by Jennifer Godinez, MnEEP Associate Director
A recent MPR news report highlights a striking statistic about Minnesota school board representation. While almost 30 percent of Minnesota school students are youth of color or American Indian youth, only 3 percent of Minnesota school boards are leaders of color or American Indian leaders.
One might say it’s important that school boards comprise people who care about public schools and can run a meeting and follow by-law rules. But governing diverse schools with immigrant populations, American Indian students, and new populations also requires a crucial “Equity Lens.”
Governing with an equity lens requires asking key questions about policies and practices, such as: “Who are the cultural communities in my district?” “How are distinct populations in my district affected by a new policy or practice decision?” “Are there certain populations that are disproportionally impacted by our school discipline code?”
Currently, school districts in Minnesota and across the U.S. use an equity lens in decision-making and measuring progress on key indicators of racial equity and progress in their schools.
We know that by asking questions, as listed above, we can continue to use the equity lens regardless of our cultural background as board members or trustees. Yet does using an equity lens “come naturally” to people of color in governance? We also know that, yes, being a person of color or representing any group not in the majority does provide an organic equity lens to decision-making bodies such as school boards. As people of color, we may be more closely tied to cultural community events/ happenings, children and families such as ourselves, and share with other people of color similar histories that have impacted our schooling experiences.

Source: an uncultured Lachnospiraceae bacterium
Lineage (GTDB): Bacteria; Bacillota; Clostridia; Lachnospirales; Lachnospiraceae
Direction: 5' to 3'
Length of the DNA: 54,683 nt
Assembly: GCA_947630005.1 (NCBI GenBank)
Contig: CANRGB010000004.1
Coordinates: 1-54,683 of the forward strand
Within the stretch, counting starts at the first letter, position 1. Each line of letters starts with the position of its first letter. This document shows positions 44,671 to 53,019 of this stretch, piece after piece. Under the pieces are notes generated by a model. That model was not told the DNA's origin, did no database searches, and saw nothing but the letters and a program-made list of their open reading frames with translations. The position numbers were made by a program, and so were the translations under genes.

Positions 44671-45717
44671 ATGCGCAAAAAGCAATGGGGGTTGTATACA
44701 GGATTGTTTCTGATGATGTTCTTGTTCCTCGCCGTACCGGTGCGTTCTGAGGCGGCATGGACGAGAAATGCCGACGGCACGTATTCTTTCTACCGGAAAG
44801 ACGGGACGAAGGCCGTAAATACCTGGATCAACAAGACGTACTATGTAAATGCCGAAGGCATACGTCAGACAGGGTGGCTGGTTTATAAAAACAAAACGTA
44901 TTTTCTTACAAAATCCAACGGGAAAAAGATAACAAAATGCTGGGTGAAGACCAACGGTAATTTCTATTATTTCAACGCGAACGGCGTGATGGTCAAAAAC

For example, a Somali school board member can bring important insights to the religious and cultural practices of Somali families in a school setting. A Latinx board member will understand how immigration and DACA policies uniquely impact the Latinx community and other immigrant communities. A school board member who has been through English Learning curricula will ask important questions as schools determine curricula and set progress indicators.
While our Minnesota white colleagues on school boards can be best informed on these issues, a person of color or American Indian school board member has the lived experience and perhaps stronger cultural ties to their communities to have those discussions at the forefront of their governance actions.
Increasing school board members of color and implementing equity frameworks in school governance is crucial for shaping policy that can lead to stronger and more equitable academic outcomes for Minnesota students. Getting the 3 percent of Minnesota school boards of color to the representational 30 percent of our current student of color population will take time. Yet I am encouraged by the concept of assisting more people of color to run for school boards in Minnesota.
For now, groups such as MnEEP and other equity trainers are using “equity lens” trainings to advise current school board members on how to ask key questions related to race equity policy and practice.
For more information on our race equity trainings with school boards, please visit www.mneep.org or email us at email@example.com